The Internet has become an inseparable part of our society. Since the Internet is essentially a distributed system of billions of inter-connected, networked devices, learning about these devices is essential for better understanding, managing and securing the Internet. To study these network devices, without direct control over them or direct contact with their users, requires traffic-based methods for detecting devices. To identify target devices from traffic measurements, detection of network devices relies on signatures of traffic, mapping from certain characteristics of traffic to target devices. This dissertation focuses on device detection that use signatures of traffic about end-points: mapping from characteristics of traffic end-point, such as counts and identities, to target devices. The thesis of this dissertation is that new signatures of traffic about end-points enable detection and characterizations of new class of network devices. We support this thesis statement through three specific studies, each detecting and characterizing a new class of network devices with a new signature of traffic about end-points. In our first study, we present detection and characterization of network devices that rate limit ICMP traffic based on how they change the responsiveness of traffic end-points to active probings. In our second study, we demonstrate mapping identities of traffic end-points to a new class of network devices: Internet-of-Thing (IoT) devices. In our third study, we explore detecting compromised IoT devices by identifying IoT devices talking to suspicious end-points. Detection of these compromised IoT devices enables us to mitigate DDoS traffic between them and suspicious end-points.
Hang defend his PhD when USC was on work-from-home due to COVID-19, so he is the first ANT student with a fully on-line PhD defense.
John Heidemann gave the talk “A First Look at Measuring the Internet during Novel Coronavirus to Evaluate Quarantine (MINCEQ)” at Digital Technologies for COVID-19 Webinar Series, hosted by Craig Knoblock and Bhaskar Krishnamachari of USC Viterbi School of Engineering on May 29, 2020. Internet Outages: Reliablity and Security” at the University of Oregon Cybersecurity Day in Eugene, Oregon on April 23, 2018. A video of the talk is on YoutTube at https://www.youtube.com/watch?v=tduZ1Y_FX0s. Slides are available at https://www.isi.edu/~johnh/PAPERS/Heidemann20a.pdf.
From the abstract:
Measuring the Internet during Novel Coronavirus to Evaluate Quarantine (RAPID-MINCEQ) is a project to measure changes in Internet use during the COVID-19 outbreak of 2020.
Today social distancing and work-from-home/study-from-home are the best tools we have to limit COVID’s spread. But implementation of these policies varies in the US and around the global, and we would like to evaluate participation in these policies. This project plans to develop two complementary methods of assessing Internet use by measuring address activity and how it changes relative to historical trends. Changes in the Internet can reflect work-from-home behavior. Although we cannot see all IP addresses (many are hidden behind firewalls or home routers), early work shows changes at USC and ISI.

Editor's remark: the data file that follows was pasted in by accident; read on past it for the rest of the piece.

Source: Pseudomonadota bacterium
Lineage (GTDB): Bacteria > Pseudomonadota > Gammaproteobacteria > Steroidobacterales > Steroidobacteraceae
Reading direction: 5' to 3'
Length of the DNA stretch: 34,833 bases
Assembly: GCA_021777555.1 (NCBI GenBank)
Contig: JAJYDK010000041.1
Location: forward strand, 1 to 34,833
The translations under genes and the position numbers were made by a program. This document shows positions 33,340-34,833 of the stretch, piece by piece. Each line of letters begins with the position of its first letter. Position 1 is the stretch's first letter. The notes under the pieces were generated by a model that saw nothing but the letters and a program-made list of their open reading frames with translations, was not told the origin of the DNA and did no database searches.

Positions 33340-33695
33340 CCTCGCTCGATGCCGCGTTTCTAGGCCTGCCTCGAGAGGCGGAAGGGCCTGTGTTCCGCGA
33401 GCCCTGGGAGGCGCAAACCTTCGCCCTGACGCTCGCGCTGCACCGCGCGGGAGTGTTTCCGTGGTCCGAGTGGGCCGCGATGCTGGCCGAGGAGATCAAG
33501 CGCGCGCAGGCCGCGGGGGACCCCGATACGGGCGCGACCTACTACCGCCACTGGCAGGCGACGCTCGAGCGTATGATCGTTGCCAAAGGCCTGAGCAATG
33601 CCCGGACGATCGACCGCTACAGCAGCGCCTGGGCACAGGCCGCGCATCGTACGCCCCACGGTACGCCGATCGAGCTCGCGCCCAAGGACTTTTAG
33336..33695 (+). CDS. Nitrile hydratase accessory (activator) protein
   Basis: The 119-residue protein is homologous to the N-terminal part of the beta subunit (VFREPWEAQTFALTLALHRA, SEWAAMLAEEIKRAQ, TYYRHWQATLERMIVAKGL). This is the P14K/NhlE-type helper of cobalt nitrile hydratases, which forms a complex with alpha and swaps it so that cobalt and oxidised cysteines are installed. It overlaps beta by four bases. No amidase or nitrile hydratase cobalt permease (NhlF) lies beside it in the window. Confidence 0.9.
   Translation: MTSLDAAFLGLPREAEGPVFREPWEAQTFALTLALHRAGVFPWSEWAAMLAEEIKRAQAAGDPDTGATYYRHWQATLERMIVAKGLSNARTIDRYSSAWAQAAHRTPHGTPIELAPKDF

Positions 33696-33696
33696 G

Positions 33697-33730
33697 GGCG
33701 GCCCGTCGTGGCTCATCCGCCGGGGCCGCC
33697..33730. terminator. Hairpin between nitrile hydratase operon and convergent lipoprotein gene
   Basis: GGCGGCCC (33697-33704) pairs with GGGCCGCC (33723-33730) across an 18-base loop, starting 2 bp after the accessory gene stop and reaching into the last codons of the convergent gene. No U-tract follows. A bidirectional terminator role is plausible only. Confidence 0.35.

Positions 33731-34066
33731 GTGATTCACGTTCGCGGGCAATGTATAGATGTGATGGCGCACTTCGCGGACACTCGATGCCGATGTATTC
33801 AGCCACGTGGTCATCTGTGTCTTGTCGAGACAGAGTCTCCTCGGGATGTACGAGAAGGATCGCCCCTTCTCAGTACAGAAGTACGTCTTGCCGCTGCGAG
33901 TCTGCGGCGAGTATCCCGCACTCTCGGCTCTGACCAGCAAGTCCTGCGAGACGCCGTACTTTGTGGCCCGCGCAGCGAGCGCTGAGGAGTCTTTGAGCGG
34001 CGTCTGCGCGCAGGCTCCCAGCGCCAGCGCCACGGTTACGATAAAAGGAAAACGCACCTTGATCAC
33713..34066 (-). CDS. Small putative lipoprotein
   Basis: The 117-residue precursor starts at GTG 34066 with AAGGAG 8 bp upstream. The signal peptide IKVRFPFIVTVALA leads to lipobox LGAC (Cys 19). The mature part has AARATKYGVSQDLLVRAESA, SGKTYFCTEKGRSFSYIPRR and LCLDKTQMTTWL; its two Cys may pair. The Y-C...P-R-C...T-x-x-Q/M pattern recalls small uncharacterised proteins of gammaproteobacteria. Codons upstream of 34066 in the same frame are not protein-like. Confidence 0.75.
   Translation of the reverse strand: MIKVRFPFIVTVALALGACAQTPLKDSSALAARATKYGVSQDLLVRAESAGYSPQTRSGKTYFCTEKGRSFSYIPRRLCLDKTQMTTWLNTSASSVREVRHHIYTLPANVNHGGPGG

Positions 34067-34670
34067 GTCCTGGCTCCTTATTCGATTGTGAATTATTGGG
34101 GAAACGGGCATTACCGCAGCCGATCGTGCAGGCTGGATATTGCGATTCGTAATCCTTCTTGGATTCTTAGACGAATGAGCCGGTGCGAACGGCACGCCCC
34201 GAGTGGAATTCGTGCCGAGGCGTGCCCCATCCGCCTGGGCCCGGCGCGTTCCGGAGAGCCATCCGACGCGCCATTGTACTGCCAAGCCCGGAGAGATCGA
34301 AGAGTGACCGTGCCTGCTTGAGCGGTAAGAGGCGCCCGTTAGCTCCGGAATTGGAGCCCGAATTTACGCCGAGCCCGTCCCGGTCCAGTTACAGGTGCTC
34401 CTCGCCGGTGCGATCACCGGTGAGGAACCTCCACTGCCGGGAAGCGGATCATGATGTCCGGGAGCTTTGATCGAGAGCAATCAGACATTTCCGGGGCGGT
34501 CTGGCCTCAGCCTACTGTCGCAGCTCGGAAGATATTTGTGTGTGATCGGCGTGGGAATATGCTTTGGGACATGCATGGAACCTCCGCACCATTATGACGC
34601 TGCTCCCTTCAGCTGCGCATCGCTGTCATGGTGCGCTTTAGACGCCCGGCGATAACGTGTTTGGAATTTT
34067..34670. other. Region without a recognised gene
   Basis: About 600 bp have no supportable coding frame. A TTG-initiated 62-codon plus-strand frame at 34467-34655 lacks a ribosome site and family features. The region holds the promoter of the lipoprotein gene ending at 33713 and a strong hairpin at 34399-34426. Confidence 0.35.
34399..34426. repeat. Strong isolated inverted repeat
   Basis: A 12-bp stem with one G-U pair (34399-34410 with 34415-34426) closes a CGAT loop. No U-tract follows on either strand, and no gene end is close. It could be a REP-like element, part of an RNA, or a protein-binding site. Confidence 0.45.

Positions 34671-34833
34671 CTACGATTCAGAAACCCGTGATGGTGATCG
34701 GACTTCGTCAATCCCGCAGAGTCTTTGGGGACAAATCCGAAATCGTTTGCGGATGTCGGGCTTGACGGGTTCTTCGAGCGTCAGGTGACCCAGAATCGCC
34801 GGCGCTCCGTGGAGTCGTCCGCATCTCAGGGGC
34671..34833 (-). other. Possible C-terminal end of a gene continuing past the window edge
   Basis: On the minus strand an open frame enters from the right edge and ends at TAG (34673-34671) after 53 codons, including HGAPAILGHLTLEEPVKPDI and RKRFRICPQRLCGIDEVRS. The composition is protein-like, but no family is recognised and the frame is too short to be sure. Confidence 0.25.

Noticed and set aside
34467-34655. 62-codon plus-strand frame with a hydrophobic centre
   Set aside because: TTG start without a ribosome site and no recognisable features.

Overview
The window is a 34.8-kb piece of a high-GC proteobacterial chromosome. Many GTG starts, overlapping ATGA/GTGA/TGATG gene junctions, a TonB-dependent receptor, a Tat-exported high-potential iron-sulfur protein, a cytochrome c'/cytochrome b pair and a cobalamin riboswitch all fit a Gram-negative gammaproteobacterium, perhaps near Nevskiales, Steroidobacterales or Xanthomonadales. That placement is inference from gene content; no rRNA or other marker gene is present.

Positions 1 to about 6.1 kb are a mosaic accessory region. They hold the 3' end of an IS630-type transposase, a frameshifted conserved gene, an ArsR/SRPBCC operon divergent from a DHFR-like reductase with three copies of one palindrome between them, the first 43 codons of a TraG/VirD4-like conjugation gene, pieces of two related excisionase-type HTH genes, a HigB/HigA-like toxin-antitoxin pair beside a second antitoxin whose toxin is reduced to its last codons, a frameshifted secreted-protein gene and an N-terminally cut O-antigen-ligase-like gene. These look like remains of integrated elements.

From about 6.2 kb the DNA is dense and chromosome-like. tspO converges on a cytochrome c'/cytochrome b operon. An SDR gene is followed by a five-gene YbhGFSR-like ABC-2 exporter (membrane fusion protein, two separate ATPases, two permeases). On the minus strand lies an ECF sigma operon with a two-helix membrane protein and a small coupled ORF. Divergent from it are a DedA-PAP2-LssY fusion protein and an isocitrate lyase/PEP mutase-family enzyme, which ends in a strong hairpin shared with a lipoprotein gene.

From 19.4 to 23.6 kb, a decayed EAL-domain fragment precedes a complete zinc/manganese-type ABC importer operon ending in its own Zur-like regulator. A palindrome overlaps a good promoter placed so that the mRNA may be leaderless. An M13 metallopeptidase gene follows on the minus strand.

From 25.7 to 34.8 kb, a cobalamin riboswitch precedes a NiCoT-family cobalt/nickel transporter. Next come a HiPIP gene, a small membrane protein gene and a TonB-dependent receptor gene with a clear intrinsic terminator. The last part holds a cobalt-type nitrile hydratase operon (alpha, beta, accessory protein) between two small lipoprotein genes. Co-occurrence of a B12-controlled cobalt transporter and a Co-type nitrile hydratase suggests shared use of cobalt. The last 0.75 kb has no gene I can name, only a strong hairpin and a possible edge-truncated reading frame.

This project is support by an NSF RAPID grant for COVID-19 and just began in May 2020, so this talk will discuss directions we plan to explore.
This project is joint work of Guillermo Baltra, Asma Enayet, John Heidemann, Yuri Pradkin, and Xiao Song and is supported by NSF/CISE as award NSF-2028279.
Today, outage detection systems can track outages across the whole IPv4 Internet—millions of networks. However, it becomes difficult to find meaningful, interesting events in this huge dataset, since three months of data can easily include 660M observations and thousands of outage events. We propose an outage reporting system that sifts through this data to find the most interesting events. We explore multiple metrics to evaluate interesting”, reflecting the size and severity of outages. We show that defining interest as the product of size by severity works well, avoiding degenerate cases like complete outages affecting a few people, and apparently large outages that affect only a small fraction of people in an area. We have integrated outage reporting into our existing public website (https://outage.ant.isi.edu) with the goal of making near-real-time outage information accessible to the general public. Such data can help answer questions like “what are the most significant outages today?”, did Florida have major problems in an ongoing hurricane?”, and “are there power outages in Venezuela?”.
DNS depends on extensive caching for good performance, and every DNS zone owner must set Time-to-Live (TTL) values to control their DNS caching. Today there is relatively little guidance backed by research about how to set TTLs, and operators must balance conflicting demands of caching against agility of configuration. Exactly how TTL value choices affect operational networks is quite challenging to understand due to interactions across the distributed DNS service, where resolvers receive TTLs in different ways (answers and hints), TTLs are specified in multiple places (zones and their parent’s glue), and while DNS resolution must be security-aware. This paper provides the first careful evaluation of how these multiple, interacting factors affect the effective cache lifetimes of DNS records, and provides recommendations for how to configure DNS TTLs based on our findings. We provide recommendations in TTL choice for different situations, and for where they must be configured. We show that longer TTLs have significant promise in reducing latency, reducing it from 183ms to 28.7ms for one country-code TLD.
We have also reported on this work at the RIPE and APNIC blogs.
Ryan Bogutz completed his summer undergraduate research internship at ISI this summer, working with John Heidemann and Yuri Pradkin on his project “Identifying Interesting Outages”.
In this project, Ryan examined Internet Outage data from Trinocular, developing an outage report that summarized the most “interesting” outages each day. Yuri integrated this report into our outage website where is available as a left side panel.
We hope Ryan’s new report makes it easier to evaluate Internet outages on a given day, and we look forward to continue to work with Ryan on this topic.
Ryan visited USC/ISI in summer 2019 as part of the (ISI Research Experiences for Undergraduates. We thank Jelena Mirkovic (PI) for coordinating the second year of this great program, and NSF for support through award #1659886.